Postoperatively, the patient was monitored in the recovery room for return of leg movement, neurological problems, cognitive dysfunction, respiratory difficulties & any cardiac complications. Patient did well postoperatively and he was discharged from hospital after one week.
| Discussion|| |
Epidural anaesthesia requires a cooperative patient and should have the physiological reserve to lie still for the duration of surgery. Epidural analgesia reduces the incidence of postoperative atelectasis and pulmonary infection relative to general anaesthesia in patients over 80 years of age , .
Thoracic epidural anaesthesia in vascular surgery, coronary artery bypass grafting, and abdominal surgical procedures appears to provide greater benefit than the other techniques as it attenuates the perioperative stress response, improves myocardial oxygenation, reduces the release of troponin T, and effectively controls refractory unstable angina pectoris as a result of sympatholysis ,,. In addition, spinal and epidural anaesthesia inhibit the endocrine-metabolic and inflammatory response with protein catabolism and improve postoperative catabolism . One of the major advantages of EA is the lower incidence of postoperative thromboembolism due to peripheral vasodilatation and the maintenance of venous blood flow in the lower extremities . The suggested block height is T8 sensory level for hip surgery. With EA, the postoperative mental status is also improved immediately after surgery in the elderly, unlike the undesired reduction after GA caused by anaesthetic agents in patient with concomitant diseases. ,.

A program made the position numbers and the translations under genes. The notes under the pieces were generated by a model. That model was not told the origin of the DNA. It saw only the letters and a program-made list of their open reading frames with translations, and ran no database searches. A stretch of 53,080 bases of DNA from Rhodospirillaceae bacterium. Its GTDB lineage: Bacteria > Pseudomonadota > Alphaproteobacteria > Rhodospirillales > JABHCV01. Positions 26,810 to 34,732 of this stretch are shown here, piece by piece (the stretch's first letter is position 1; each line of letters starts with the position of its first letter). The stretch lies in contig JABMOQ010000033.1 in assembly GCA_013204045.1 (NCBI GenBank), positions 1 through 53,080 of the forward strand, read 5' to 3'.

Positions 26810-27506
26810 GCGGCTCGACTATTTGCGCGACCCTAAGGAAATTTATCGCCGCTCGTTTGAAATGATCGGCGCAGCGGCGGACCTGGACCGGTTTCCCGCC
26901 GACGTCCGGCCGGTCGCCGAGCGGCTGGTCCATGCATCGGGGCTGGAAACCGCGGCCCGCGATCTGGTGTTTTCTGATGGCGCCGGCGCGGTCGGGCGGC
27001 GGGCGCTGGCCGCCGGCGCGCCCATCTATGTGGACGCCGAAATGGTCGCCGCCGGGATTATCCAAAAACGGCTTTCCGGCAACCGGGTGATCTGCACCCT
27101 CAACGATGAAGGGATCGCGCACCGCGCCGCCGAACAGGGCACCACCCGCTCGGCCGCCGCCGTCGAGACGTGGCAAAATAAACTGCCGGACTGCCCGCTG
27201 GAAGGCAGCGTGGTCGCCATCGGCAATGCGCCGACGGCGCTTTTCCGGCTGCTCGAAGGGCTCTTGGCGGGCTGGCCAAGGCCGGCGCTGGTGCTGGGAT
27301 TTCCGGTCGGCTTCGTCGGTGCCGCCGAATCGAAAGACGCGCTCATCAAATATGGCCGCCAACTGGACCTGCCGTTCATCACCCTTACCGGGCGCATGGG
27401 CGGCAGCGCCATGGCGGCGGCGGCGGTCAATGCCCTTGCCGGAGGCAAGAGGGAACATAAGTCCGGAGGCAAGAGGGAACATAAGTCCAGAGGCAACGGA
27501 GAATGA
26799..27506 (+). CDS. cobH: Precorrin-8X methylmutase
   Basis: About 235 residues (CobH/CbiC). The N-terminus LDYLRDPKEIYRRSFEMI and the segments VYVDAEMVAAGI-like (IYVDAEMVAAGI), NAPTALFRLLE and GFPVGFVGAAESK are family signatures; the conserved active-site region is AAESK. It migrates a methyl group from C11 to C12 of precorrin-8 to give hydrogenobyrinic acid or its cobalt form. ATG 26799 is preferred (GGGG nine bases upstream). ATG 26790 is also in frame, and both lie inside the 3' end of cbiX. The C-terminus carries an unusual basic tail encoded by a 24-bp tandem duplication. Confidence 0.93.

On the basis of various clinical studies and observations, it must be concluded that EA has distinct advantage over general anaesthesia in presence of ischaemic changes in elderly patients. Although knowledge of the physiology ofagingshouldhelpreduceage-relatedcomplications,successfulprophylaxisis hinderedbytheheterogeneityofage- related changes, unpredictable physiological and pharmacological interactions and diagnostic difficulties.
In this case, EA with bupivacaine and lidocaine resulted in satisfactory anaesthesia with favourable effect on myocardium without morbidity even at their extremes of age. Haemodynamic stability and pain relief were established during and after the surgery. The patient was discharged to home 1 week after the surgery.
To facilitate early mobilization, improve convalescence, and reduce morbidity with decreased hospital stay, EA should be considered as a reliable anaesthetic technique compared to general anaesthesia for appropriate surgical procedures in the elderly.